Ravens draft pick Zay Flowers always felt like an ‘underdog.’ His journey from South Florida shows why.

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The NFL draft and Lamar Jackson’s long-term extension with the Ravens were still a few months away when general manager Eric DeCosta visited Jackson in South Florida in January. One of the topics of discussion was the upcoming class of wide receivers — a major position of need and perhaps an overture to the star quarterback about providing him with another playmaker.

“If you’re from South Florida, he’s going to know who you are,” DeCosta said of Jackson on Friday. “He gave me a full breakdown of every receiver in the draft from South Florida.”


Jackson had strong opinions on all of them, including Zay Flowers, who grew up in Fort Lauderdale, one town over from where Jackson starred in Pompano Beach in high school. “He was very, very excited that we got him last night,” DeCosta said of the Ravens’ selection of Flowers with the 22nd overall pick on Thursday night. Indeed, Flowers was a star long before becoming the first Boston College wide receiver to be drafted since 1987.

When he was a senior in high school, Flowers’ NSU University School in Fort Lauderdale had just beaten Palm Beach County’s Glades Central, a school with a long history of producing Division I athletes, in a playoff game when a defensive back asked to pose with the wide receiver in his jersey after getting blown out. As a member of the school’s state championship basketball team that included future Utah Jazz center Vernon Carey Jr. and future Toronto Raptors forward Scottie Barnes, Flowers was always assigned to the other team’s best guard.


“He was the stopper,” former NSU University School football coach Daniel Luque told The Baltimore Sun, adding that the Division I prospects on Flowers’ own team didn’t like playing against him in basketball practice. “‘That guy is tough,’ they’d say. His elbows are sharp, he was physical, he didn’t let you breathe.”

On the football field, though, is where Flowers really stood out, as much for his dazzling playmaking ability as his hard work. Off it, there was a level of maturity that belied his age, perhaps because Flowers had to grow up fast as the 11th of 14 siblings.

Flowers’ mother, Jackie Walden, died from a head injury when he was just 5 years old. Though she never saw his dream come to fruition, she was the one who started him playing football, which is why he was wearing a chain with her picture on it at the draft and again on Friday. In her absence, Flowers’ father Willie helped continue the journey — when he wasn’t waking up at 4 a.m. for his job driving a truck for a medical device company to provide for the family. Willie was up early on the weekends, too, doing laundry, cooking breakfast and taking the kids to their games.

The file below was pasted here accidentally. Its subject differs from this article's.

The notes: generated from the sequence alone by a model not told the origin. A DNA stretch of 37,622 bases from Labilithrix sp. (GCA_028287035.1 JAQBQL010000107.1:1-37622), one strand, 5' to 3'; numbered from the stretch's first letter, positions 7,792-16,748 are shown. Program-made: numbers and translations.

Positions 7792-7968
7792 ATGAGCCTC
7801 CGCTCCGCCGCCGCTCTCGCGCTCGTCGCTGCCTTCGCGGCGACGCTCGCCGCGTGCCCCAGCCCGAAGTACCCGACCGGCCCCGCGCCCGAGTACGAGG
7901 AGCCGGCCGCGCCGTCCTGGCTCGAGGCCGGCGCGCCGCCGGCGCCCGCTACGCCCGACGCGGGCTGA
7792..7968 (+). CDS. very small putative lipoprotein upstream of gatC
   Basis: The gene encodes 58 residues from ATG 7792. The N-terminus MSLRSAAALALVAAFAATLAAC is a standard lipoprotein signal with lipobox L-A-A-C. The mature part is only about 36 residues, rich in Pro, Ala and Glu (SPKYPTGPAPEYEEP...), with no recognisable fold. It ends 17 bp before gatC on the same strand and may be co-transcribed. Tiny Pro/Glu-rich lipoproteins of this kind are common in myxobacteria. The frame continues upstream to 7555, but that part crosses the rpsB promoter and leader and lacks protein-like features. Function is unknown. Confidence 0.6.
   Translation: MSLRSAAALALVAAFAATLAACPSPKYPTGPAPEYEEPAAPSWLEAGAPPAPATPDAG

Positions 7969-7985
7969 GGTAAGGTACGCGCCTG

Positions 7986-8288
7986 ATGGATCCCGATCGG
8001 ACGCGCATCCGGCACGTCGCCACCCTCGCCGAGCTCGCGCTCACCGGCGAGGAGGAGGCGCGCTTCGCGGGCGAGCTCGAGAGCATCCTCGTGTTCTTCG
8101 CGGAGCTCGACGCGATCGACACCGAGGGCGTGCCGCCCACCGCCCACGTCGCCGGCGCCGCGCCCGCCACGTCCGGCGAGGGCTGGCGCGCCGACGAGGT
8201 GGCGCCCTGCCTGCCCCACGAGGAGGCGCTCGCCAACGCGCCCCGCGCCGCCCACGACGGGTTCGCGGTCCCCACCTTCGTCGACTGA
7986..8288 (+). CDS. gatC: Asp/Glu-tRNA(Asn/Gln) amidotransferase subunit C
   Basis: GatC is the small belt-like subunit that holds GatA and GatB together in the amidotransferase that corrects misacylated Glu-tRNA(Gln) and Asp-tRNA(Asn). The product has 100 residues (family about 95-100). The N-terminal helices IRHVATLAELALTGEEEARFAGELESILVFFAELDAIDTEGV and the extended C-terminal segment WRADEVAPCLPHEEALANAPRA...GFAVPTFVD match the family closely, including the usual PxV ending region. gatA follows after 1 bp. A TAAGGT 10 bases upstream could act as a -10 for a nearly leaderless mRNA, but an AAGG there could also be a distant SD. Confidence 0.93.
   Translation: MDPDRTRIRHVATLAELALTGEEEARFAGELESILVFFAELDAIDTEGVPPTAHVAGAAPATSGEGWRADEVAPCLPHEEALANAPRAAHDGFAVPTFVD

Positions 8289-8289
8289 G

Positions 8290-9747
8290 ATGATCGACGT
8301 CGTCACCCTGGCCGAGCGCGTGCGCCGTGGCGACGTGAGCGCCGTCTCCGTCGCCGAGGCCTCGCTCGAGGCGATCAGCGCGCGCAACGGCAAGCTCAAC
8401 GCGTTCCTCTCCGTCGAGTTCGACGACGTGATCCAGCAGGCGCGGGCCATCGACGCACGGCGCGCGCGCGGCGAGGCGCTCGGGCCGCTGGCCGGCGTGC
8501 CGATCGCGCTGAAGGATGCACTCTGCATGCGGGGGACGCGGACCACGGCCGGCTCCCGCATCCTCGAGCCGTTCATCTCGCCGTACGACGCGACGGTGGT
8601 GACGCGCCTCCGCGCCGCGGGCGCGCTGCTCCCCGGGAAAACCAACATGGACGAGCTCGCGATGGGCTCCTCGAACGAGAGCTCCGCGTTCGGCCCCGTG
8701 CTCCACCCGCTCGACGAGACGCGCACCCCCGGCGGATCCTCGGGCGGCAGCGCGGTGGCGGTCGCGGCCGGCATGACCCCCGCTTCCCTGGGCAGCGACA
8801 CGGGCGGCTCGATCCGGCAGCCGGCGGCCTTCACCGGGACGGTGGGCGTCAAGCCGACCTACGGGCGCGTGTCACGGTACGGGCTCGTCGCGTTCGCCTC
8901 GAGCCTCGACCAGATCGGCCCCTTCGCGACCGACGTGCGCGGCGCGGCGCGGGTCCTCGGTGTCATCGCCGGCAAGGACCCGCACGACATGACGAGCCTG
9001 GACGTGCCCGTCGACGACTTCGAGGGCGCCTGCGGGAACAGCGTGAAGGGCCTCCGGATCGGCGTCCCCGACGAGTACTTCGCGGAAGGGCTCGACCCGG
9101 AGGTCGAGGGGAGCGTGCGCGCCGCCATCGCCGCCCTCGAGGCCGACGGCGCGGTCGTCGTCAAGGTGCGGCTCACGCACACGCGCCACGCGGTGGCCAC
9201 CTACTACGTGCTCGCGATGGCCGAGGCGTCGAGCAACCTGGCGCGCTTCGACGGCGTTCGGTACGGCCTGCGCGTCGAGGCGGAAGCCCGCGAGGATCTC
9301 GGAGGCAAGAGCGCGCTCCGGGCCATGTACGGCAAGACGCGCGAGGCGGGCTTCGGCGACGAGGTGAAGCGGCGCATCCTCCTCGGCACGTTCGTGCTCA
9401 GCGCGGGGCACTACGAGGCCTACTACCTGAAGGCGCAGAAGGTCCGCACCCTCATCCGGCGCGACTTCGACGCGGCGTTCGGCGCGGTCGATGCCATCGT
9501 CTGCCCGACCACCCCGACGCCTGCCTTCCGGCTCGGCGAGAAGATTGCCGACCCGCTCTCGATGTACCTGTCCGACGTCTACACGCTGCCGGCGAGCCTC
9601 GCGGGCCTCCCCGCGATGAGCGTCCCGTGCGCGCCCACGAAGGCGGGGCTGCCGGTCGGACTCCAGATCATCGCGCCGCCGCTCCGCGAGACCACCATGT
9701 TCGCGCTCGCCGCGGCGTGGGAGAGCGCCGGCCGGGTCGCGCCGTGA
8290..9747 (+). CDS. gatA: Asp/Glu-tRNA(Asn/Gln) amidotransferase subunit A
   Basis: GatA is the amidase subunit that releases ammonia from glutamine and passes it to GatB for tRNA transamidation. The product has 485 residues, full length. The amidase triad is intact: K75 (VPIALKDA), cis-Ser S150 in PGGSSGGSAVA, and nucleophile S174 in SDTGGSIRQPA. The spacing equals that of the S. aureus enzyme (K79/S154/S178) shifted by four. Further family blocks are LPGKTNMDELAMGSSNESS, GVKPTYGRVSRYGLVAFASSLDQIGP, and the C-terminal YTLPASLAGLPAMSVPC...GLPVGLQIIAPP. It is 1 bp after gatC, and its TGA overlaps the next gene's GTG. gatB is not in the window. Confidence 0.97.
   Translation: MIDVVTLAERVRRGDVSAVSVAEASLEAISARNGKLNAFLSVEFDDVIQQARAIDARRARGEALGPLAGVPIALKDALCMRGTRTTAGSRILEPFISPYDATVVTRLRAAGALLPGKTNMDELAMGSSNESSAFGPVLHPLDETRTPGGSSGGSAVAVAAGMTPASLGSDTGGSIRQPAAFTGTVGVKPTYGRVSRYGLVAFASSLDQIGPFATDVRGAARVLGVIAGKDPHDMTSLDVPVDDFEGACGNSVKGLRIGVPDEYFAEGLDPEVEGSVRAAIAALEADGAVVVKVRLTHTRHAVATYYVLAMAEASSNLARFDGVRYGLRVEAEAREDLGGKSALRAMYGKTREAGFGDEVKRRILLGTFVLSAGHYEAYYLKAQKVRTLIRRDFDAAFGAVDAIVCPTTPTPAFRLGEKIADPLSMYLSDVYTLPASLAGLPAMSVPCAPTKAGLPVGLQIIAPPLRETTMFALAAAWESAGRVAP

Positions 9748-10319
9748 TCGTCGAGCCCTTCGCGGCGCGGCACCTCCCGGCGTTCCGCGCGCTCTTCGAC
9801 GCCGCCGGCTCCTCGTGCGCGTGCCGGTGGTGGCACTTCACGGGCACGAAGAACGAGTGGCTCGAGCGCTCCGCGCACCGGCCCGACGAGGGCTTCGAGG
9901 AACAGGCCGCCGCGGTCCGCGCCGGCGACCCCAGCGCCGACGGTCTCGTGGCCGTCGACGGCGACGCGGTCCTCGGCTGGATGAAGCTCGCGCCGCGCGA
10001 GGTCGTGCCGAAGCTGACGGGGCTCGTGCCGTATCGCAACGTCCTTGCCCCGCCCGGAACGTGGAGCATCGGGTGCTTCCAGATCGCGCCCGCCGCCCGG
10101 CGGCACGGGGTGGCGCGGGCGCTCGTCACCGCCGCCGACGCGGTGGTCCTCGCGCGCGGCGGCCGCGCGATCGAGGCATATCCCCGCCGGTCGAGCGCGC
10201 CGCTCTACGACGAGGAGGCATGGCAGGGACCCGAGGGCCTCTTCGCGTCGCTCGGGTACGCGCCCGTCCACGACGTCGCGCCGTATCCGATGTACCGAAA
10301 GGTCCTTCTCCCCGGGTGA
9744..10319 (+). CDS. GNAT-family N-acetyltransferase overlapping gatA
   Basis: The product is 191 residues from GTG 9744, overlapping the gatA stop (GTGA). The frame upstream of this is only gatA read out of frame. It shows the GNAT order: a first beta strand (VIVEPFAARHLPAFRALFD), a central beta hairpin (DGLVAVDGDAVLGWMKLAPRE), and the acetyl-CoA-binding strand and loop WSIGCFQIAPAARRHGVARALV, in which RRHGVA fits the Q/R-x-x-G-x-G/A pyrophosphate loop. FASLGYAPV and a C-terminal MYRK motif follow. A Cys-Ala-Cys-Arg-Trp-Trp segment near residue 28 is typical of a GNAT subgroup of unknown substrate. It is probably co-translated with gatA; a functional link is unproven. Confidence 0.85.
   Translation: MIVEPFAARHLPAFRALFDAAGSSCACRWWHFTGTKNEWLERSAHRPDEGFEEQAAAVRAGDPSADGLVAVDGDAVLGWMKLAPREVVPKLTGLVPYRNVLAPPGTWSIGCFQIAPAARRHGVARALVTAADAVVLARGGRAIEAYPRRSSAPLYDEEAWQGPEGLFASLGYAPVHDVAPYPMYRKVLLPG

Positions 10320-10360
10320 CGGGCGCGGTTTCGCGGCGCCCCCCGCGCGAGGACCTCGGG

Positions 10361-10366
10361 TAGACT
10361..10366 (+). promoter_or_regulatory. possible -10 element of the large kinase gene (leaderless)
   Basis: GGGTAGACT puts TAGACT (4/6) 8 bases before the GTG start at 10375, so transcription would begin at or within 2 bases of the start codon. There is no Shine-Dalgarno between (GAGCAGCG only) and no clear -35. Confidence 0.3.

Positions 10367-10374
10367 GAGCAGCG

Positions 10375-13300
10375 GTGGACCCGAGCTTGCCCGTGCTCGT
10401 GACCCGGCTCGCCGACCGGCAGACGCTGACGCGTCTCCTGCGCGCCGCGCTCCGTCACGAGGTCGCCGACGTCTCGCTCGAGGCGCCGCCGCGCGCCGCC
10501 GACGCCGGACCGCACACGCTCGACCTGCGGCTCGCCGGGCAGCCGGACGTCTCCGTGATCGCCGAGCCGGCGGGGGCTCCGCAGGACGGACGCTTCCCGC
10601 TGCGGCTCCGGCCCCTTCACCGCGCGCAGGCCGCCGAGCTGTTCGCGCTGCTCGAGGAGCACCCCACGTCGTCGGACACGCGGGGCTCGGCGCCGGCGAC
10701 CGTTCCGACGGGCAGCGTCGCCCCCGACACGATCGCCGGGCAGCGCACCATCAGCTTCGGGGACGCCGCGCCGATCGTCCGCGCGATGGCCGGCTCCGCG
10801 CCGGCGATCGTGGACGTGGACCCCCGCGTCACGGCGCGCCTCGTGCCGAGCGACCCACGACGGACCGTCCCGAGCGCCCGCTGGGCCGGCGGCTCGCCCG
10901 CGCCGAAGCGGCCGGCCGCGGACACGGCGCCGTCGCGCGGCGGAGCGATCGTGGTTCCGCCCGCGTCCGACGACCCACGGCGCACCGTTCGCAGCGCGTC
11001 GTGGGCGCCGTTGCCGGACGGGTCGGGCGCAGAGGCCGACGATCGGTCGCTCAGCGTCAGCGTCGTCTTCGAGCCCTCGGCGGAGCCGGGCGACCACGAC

Ravens first-round draft pick Zay Flowers, a wide receiver from Boston College, speaks alongside general manager Eric DeCosta on Friday.

Years later, tragedy struck again. In November 2017, when Flowers was a junior in high school, his 26-year-old brother, Martin, was shot and killed in Sanford, North Carolina.

“It was a very difficult day for him but he came to school the next day,” Luque said. “We had a game that night and he played well.”

Still, for all his exploits, Flowers was only a three-star recruit who was rated as the No. 83 wide receiver nationally by Rivals and the 179th best player in Florida by ESPN. Boston College was the first Power Five school to offer him a scholarship and he stayed committed to the Eagles even as NC State made a late push.

Once in Chestnut Hill, it didn’t take long for Flowers to break out. In his first game for the Eagles, he tallied 116 all-purpose yards on three carries for 25 yards and two catches for 91 yards against Virginia Tech, including a 16-yard gain on a jet sweep on his first touch of the game and a 33-yard touchdown catch. As a sophomore, he became just the second Boston College wide receiver to be named first-team All-Atlantic Coast Conference.